The wonderful mountain Goats, fronted by "the best lyricist in America", John Darnielle, have announced a tiny tour. And a pretty insignificant one unless you live in Australia or New Zealand, which I don't. Still, of more interest is that they have released a small record to match the small tour. The EP, to use its proper term, is called the Babylon Springs EP, contains five tracks recorded by Tony Doogan (Mogwai) at the Castle of Doom studio in Glasgow.

While Babylon Spring isn't available outside Oz just yet, don't despair. Say the Goats via their website, "Beggars Banquet are working to make this EP available to stores who buy direct from them in the U.S., so don't anybody go buying expensive imports or taxing the Soulseek engine about it. If people trying to find leaked copies of Chinese Democracy get frustrated in their efforts, we'll all suffer."

A new full length album is promised to be on the way soon.

Tuesday, March 21, 2006

God etc

Michele Hanson in the Guardian yesterday bemoaned what she percieves as the crumbling of secularism. Secularism, which the media likes to hold as the epitome of civilised society, apparently is giving way to people interested in faith. Fundamentalists is the term used by our print media friends.

Similar to the article I linked to a couple of months ago Michele is seeing Churches spring up around the corner and missionaries on the street. 'Missionary,' she seethes, 'is my least favourite word'. It seems as if something is going on, a revolution perhaps. Click on the link below to read the story:

Oh, pity the poor infidel who just wants to be left alone.

Also of interest to me, and in the news today is the Intelligent Design v Creationism v Evolution debate. The Archbishop of Cantebury, Rowan Williams has said that he doesn't think Creationism should be taught in schools. He thinks it could detract from the doctrine. The Guardian has the interview here.

Monday, March 20, 2006

Eef Barzelay

Like I said before, I'm a fan of Clem Snide. The lead singer with the funny name of Eef Barzelay has just released his debut solo album, Bitter Honey.. The highly critical Pitchfork thinks it's pretty good.

When they settle down domestically, many rock artists seem to lose some of their spark, their hard-won happiness diluting the angst that made them so compelling in the first place. But on Bitter Honey, Barzelay thrives on the secret fears that lie beneath the surface of even the most secure relationships, torn by unwanted thoughts of personal freedom and suspicions that warmth and happiness are ultimately hollow and meaningless.


La La

Here's the next revolution in the internet and music. I'd buy your shares now if I were you. Launching July 6 2006, La La takes CD trading to a new level. Traditionally it's an activity enjoyed by avid live music enthusiasts trading legally dubious 'boots'of their favourity artists.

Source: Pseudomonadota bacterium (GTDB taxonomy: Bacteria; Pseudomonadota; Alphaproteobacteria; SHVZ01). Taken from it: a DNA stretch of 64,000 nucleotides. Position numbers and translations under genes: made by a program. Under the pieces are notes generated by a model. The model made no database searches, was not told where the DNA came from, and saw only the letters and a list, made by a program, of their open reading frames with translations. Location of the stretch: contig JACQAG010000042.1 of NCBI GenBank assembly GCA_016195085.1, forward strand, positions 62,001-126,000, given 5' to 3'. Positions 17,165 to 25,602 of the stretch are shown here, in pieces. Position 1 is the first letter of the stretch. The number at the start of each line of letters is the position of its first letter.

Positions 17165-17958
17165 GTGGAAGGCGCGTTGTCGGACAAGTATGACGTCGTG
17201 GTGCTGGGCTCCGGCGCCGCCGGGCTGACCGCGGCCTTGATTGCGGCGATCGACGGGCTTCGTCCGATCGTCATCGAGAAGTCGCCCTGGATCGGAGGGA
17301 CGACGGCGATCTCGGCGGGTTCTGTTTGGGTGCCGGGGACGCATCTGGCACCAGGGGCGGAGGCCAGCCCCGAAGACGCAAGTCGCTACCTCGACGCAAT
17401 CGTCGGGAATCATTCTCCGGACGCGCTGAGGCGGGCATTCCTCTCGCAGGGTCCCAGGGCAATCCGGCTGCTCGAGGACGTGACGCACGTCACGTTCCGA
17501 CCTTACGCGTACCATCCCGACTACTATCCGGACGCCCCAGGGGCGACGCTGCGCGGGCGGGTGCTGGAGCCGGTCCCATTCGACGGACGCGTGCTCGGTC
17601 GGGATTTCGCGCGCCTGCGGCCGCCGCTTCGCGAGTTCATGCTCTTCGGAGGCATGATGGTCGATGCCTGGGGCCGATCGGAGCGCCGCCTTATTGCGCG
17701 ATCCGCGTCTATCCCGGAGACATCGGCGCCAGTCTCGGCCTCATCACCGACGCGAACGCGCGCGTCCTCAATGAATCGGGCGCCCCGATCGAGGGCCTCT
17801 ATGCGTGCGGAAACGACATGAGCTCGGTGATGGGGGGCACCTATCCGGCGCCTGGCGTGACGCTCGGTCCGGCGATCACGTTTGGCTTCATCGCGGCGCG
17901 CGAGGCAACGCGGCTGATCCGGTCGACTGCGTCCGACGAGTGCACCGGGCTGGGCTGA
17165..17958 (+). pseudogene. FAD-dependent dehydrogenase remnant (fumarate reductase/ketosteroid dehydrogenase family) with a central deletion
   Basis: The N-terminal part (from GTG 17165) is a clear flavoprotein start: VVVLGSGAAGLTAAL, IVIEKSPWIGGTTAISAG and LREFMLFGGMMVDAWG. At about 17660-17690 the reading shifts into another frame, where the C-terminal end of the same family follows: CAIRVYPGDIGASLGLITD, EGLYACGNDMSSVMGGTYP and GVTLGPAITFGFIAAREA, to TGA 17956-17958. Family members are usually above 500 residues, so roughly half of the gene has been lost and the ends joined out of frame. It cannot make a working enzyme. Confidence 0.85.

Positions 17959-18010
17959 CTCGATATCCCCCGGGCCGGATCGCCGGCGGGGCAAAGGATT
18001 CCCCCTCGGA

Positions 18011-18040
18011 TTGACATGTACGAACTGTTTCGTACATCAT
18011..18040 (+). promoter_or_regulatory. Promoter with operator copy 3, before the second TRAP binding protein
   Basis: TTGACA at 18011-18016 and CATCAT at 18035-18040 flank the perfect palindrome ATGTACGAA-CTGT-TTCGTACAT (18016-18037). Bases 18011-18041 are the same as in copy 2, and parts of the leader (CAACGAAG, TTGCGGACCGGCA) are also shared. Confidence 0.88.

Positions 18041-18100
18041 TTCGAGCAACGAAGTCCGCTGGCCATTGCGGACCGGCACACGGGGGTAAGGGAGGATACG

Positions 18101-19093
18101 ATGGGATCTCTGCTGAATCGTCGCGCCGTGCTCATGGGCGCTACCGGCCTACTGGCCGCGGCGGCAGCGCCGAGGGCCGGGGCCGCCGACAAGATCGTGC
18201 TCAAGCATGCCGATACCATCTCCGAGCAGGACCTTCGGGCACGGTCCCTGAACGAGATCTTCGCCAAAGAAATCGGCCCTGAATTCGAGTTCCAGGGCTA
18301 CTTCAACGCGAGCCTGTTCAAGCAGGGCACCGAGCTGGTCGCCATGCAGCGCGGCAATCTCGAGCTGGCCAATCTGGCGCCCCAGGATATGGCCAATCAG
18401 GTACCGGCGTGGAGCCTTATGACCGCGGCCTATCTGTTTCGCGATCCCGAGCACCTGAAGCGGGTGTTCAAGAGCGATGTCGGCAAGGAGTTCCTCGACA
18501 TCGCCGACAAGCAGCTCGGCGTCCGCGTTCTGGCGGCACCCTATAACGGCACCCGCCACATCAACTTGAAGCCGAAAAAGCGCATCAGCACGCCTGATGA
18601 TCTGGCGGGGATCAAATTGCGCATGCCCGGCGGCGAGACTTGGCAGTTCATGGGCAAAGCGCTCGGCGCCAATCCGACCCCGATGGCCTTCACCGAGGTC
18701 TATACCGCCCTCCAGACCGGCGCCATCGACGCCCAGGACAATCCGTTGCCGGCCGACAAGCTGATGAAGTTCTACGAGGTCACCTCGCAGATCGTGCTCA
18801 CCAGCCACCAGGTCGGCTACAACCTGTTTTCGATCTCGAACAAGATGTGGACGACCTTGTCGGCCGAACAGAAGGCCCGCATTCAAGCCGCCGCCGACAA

La La is so simple, but like e-bay and iTunes, a good idea. You scroll through the La La database, ticking albums you have and albums you'd like. You create a wanted list. Pretty soon the offers for your rare Wishbone Ash CD will fill your in-box, and as they know what you want, you may be tempted to trade. At $1.49 a go, you can afford to.

It's easy to create your lists using the iTunes plug in. When you play a song, then click the Visualizer, using the La La program the screen shows an album by the artist you’re playing, plus a host of similar albums. You can say if you have or want each album displayed, and as the song plays, more albums appear.

It pays to play fair. To get CDs you have to trade CDs. Like Flickr and MySpace, La La is building a real community amongst like minded music enthusiasts. It's better than iTunes in that it is album focused, and not restricted by the artists who have agreed to sign up: there's nothign stopping you trading your old Beatles or Led Zeppelin discs.

The site founders are music fans who respect the idea of paying artists for what they produce. They urge users to 'do the right thing' and not keep an iTunes copy on your Pod after you send the CD. They are taking the unprecendented step of donating 20% of their revenues to the artists. Find a second hand bookshop who does that.

It's only available in the US, if you live there and want to sign up click here. I'm sure it will be in Europe before too long, and when it is, I plan to be the first to sign up.

Street Warriors

We had a blast from the past last night. Dave brought Street Fighter 2 Anniversary Edition to the flat. Like most kids growing up in the early '90s I played my fair share of the original fighting game. As it came bundled with almost every SNES, performing a Hadouken, was a pretty essential social skill.

Street Fighter 2 is responsible for a generation of kids with above average hand-eye-coordination a rapid button pressing skills. Last night we had the first of what will undoubtedly be many 'winner-stays-on' tournaments. It was good to play the old game again, now all we need is NBA Jam Tournament Edition and Super Mario Kart. Perhaps we should just buy a SNES.